Handovers & Transfer Protocols

Handoffs/Transfer Protocols

100 % of trainees’ handover/transition of care evaluations must be documented in MedHub
 Step-by-step Instructions on Completing a Handover Evaluation in MedHub

handoff,  also known as “sign-out”, is a real time, active process of passing patient-specific information from one caregiver to another or from one team of caregivers to another for the purpose of ensuring the continuity and safety of the patient’s care.
transfer is a real time, active process of conveying the responsibility for the care of a patient from one entity to another. It may involve the discharge from one entity and the admission to another along with the patient’s medical records or copies.

A standardized approach to handovers/transfers at Stanford Hospital & Clinics provides an opportunity to ask and respond to questions. Caregivers involved in the hand-off process include, but are not limited to, physicians, nurses, therapists, technicians and transporters.
Key elements of patient information are included in the handover/transfer process as determined by the service or team of caregivers.  Patient information related to current condition and present treatment patient information will include at a minimum:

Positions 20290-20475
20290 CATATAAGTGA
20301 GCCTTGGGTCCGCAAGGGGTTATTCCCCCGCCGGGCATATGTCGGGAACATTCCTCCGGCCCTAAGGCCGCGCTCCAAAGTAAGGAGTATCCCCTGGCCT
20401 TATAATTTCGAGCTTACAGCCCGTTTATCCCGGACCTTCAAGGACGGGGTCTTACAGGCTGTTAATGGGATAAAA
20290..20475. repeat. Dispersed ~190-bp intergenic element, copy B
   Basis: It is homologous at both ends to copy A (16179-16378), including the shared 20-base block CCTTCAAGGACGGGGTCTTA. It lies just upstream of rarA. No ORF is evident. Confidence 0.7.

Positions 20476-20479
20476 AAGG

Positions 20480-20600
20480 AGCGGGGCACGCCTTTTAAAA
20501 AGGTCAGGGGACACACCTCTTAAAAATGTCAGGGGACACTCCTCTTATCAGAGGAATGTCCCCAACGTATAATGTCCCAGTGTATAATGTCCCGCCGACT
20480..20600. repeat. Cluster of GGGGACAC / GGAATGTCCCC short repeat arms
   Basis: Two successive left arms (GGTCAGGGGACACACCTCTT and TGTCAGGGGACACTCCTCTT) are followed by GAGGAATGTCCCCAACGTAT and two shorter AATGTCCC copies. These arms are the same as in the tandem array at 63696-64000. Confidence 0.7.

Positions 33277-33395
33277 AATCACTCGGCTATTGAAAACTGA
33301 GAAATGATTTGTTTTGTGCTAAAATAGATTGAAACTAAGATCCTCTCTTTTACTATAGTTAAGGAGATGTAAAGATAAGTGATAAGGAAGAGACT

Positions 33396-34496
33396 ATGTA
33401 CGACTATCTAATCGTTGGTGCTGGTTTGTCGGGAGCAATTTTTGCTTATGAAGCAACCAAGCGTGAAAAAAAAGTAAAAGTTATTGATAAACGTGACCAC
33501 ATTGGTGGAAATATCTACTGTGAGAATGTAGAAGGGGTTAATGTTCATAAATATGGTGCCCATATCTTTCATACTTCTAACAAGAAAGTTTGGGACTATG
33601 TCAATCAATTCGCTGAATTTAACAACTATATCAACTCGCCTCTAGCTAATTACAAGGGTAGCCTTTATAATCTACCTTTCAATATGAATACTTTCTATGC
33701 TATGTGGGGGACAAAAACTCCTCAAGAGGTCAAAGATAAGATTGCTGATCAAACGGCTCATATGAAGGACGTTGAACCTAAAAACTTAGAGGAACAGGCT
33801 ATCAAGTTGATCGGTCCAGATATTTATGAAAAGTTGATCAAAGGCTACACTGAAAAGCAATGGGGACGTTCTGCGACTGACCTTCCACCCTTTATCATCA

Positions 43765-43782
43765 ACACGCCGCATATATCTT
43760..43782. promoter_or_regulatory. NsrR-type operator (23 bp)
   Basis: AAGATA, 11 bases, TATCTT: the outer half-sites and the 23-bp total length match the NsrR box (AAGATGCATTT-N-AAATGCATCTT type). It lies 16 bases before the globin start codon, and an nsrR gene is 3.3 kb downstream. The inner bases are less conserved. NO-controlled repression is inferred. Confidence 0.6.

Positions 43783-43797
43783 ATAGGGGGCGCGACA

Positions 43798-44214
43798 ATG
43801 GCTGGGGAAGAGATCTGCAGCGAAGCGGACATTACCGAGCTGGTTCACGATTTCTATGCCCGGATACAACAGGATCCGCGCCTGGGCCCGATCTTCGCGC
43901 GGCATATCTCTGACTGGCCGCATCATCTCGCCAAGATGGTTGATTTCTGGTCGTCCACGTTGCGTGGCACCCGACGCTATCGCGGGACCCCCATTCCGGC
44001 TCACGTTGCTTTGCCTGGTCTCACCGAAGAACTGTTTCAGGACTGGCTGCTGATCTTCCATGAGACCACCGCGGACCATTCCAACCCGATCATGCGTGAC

• Patient name                                   
  • MR #                                                  
  • Diagnosis                                          
  • Allergies
  • Potential changes in condition
  • What to watch for or monitor during the next interval of care


Handoff/transfer communication must be a verbal face-to-face report accompanied by a written handoff/transfer report via templates developed at the unit or departmental level.  Anytime written communication is used in a handoff/transfer, the name and contact number of the caregiver handing off or transferring care will be included to facilitate the asking of questions. Additionally, attending faculty  are available at all times and may be directly contacted.








Illness Severity

  • Stable, “watcher,” unstable


Patient Summary

  • Summary Statement
  • Events leading up to admissions
  • Hospital course
  • Ongoing assessment
  • Plan


Action List

  • To do list
  • Time line and ownership


Situation Awareness and Contingency Plan

  • Know what’s going on
  • Plan for what might happen


Synthesis by Receiver

  • Receiver summarizes what was heard
  • Ask questions
  • Restates key action/ to do items



  • Emphasize a “call tree” during sign out – who is the first line to call if there is an issue and what is the appropriate phone number, who is the second line, etc.
  • Face-to-Face sign out is the gold standard, not brief phone calls or texts
  • Go to bedside for critical patients or patients with active medical issues






ACGME Common Program Requiremen